We had tried to go to the market area in Garbage City, APE, the day before, but our driver told us that the van would get stuck in the mud.
It rained randomly a few days before, which is pretty disastrous in Cairo – everything becomes a bit of a muddy pond. Cairo is quite a flat city, without any noticeable sewer drains, so the water doesn’t really have anywhere to go.
So, it turns to mud.
Anyway, he promised us that another driver would take us the next day in ‘a proper car’ that wouldn’t get stuck in the mud.
The drive through Garbage City was just as interesting the next time around. All of the buildings have big garage-like areas at the bottom in which they store the big garbage bags and then sort them. Each family is in charge of a certain type of material: one area will do only cardboard, whereas another will do a certain type of plastic, and others will do the less –than-appealing (in my opinion) task of recycling cat carcasses. For reals.
We had driven with our windows up the day before, I think our driver was a bit snobby, but we went through with our windows down this time and it actually didn’t smell that badly. I can only imagine what it gets like in the heat of the summer. It is crazy to imagine growing up in this type of environment, but humans are amazingly able to adjust to different circumstances.
We made it all the way to APE only to discover that it was closed for Egyptian Christmas time.
Our driver was extremely sorry that he didn’t foresee this, and asked if there was anything else that we wanted to see.
Khan Al Khalili Market
Khan Al Khalili market, typically called the Khan market (as opposed to the ‘con market’, which I thought everyone kept calling it) is a big area in Cairo where you can buy all sorts of goodies – lamps, obsidian candle holders, bags, clothes, jewelry, bags, scarves…the list goes on!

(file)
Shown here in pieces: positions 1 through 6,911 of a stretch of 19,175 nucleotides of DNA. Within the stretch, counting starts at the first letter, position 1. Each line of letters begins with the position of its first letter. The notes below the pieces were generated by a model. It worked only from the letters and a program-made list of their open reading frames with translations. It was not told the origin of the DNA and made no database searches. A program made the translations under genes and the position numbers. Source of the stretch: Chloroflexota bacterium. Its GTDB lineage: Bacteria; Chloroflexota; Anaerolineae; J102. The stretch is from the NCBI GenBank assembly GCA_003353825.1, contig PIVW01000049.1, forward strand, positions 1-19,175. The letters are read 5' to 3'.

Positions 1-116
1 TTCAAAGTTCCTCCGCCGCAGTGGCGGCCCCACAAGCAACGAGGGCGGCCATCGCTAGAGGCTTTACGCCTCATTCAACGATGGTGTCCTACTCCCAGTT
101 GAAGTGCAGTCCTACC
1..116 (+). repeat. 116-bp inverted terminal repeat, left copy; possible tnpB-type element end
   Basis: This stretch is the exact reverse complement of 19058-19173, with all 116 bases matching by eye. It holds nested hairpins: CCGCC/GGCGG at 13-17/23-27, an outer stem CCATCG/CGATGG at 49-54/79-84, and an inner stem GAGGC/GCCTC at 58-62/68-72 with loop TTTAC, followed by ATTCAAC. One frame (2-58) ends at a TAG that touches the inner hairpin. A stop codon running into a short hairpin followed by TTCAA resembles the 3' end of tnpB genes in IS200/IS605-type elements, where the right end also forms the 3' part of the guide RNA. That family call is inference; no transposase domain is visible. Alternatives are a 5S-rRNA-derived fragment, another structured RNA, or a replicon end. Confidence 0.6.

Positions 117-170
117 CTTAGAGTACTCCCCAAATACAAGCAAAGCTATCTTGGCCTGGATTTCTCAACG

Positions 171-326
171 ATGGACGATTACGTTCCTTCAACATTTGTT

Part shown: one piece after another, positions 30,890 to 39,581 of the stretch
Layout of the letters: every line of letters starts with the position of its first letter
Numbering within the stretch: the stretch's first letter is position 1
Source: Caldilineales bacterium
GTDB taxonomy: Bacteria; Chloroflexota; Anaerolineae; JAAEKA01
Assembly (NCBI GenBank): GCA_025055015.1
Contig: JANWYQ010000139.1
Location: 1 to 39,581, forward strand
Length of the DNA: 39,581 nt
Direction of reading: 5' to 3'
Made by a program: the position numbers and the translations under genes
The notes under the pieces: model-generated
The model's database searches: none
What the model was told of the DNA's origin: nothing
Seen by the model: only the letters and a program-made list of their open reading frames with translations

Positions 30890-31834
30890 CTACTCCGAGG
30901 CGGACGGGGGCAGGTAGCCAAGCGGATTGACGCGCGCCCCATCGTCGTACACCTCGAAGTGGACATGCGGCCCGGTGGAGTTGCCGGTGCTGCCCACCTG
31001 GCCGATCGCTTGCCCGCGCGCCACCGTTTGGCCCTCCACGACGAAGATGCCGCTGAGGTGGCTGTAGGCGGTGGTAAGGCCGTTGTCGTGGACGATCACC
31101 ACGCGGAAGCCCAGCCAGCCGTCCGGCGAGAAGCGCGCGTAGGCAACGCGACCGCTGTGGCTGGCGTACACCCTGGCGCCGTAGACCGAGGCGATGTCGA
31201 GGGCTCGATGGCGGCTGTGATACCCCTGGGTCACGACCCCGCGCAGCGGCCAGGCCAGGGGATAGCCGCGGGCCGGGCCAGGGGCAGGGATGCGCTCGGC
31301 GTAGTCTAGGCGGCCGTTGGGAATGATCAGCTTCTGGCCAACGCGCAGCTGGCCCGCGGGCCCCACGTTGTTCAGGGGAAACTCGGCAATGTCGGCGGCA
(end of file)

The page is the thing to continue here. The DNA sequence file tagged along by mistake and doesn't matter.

We spent forever wandering around the tiny alleyways filled with all sorts of treasures, with Egyptians yelling things like “you dropped something…my heart”, “come take a look in my shop…looking is free!”, and “you want to spend more money here, my friend?”
Again, we were kind of like a walking circus as the only tourists in the area, but everyone was very nice and we were able to haggle with a few nice shop owners and got some good deals.
We then had the bright idea of taking the metro back to Ma’adi.
My Mom and Sherri brought it up as an option as if they had done it before, but turns out they hadn’t haha so, as per usual, we relied on the kindness of strangers to point us in the right direction.
The next thing we know, we’re packed into the back of a mini bus with two teenaged drivers who didn’t speak a word of English and thought that we wanted to get to the Metro grocery store, so lots of hand motions and chug-a-chug-choo-choo sounds later, they dropped us off in the middle of a crowded square and exclaimed ‘metro!’
This is where I start to wonder why we listened to complete strangers.
Then I see a big ‘M’ sign and tell Ryan to walk towards it like he owns the place. We push our way through the crowd and turns out it really was the metro – Halleluiah! We even somehow figured out how to buy tickets and get on the right train all by ourselves, although we all piled into the men’s car since we didn’t want to leave Ryan by himself in case he got off at the wrong stop or something while we were on the women’s car.
Another eventful day ;)